Louise Erdrich’s grandfather, Patrick Gourneau, was tribal chairman of the Turtle Mountain Band of Chippewa when the US Congress imposed House Concurrent Resolution 108 in 1953. This revoked the federally recognised status of many Native American tribes and withdrew legal protection of their territory, culture and religion. Gourneau was also a night watchman. While Erdrich’s latest book is fiction, it clearly draws deeply on what she describes in a prefatory note as ‘my grandfather’s extraordinary life’.
Thomas Wazhashk — the surname means muskrat in Chippewa — is the night watchman at the Turtle Mountain Jewel Bearing Plant, a place where the women of the tribe ‘spent their days leaning into the hard light of their task lamps’. He lives in a state of perpetual exhaustion, trying to balance his menial job with the demands of his position as the head of a tribe under threat from a bill whose ‘innocuous dry language’ masked its malign intent: ‘To unmake, to unrecognise. To erase as Indians him, Biboon, Rose, his children, his people, all of us invisible and as if we never were here, from the beginning, here.’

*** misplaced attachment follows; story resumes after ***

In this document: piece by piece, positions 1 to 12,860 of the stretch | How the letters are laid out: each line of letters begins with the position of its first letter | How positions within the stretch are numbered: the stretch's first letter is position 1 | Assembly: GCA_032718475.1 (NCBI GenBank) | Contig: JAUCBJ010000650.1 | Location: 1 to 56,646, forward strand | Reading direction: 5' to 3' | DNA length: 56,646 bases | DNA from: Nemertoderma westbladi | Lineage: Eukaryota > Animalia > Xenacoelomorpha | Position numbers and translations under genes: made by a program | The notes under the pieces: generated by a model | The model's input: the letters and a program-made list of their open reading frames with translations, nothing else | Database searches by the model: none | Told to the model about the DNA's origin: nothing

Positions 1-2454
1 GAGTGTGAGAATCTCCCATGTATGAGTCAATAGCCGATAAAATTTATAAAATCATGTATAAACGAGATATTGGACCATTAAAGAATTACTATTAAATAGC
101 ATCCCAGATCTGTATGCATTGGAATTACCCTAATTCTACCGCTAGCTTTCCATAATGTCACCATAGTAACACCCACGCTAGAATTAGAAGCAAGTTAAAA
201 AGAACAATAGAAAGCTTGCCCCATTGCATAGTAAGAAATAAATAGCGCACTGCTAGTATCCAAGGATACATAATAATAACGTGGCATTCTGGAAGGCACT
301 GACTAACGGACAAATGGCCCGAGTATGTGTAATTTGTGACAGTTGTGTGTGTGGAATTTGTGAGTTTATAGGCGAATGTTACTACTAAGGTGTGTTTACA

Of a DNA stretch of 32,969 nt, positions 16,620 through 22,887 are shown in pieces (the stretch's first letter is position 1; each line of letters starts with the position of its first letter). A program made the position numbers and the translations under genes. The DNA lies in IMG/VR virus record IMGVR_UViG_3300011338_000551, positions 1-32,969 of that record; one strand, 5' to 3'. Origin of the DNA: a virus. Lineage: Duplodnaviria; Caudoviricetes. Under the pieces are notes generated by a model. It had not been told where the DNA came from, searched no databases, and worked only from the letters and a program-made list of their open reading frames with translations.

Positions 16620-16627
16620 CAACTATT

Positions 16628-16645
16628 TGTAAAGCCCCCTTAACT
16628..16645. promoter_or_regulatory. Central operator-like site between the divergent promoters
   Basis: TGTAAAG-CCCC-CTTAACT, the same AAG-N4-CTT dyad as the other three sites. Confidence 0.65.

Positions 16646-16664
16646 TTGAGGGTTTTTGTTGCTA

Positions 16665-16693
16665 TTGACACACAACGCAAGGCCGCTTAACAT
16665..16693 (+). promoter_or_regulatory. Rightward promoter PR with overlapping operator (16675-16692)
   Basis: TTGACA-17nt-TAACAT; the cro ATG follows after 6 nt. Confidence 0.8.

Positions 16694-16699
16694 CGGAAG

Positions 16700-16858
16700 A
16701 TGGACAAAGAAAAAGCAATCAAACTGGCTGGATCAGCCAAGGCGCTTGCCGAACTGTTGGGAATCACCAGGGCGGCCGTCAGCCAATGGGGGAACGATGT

One of the women working at the plant is spiky 19-year-old Patrice Paranteau, known, to her chagrin, as Pixie. The daughter of a cringing drunk (‘no way to pretend away the relentless shame of him’), she knows that she is ‘the only barrier between her family and disaster’, being the first person in the family to have ‘a white-people job’. Her sister Vera has recently joined the exodus away from the reservation, having left for Minneapolis with her soon-to-be-husband. The ‘Placement and Relocation Office’ that engineers these departures is part of the apparently benign machine by which the US government seeks to ‘absorb’ the tribes.
Now Vera has disappeared, and Patrice takes a week’s leave to go in search of her sister, who has, it seems, had a baby in the Twin Cities.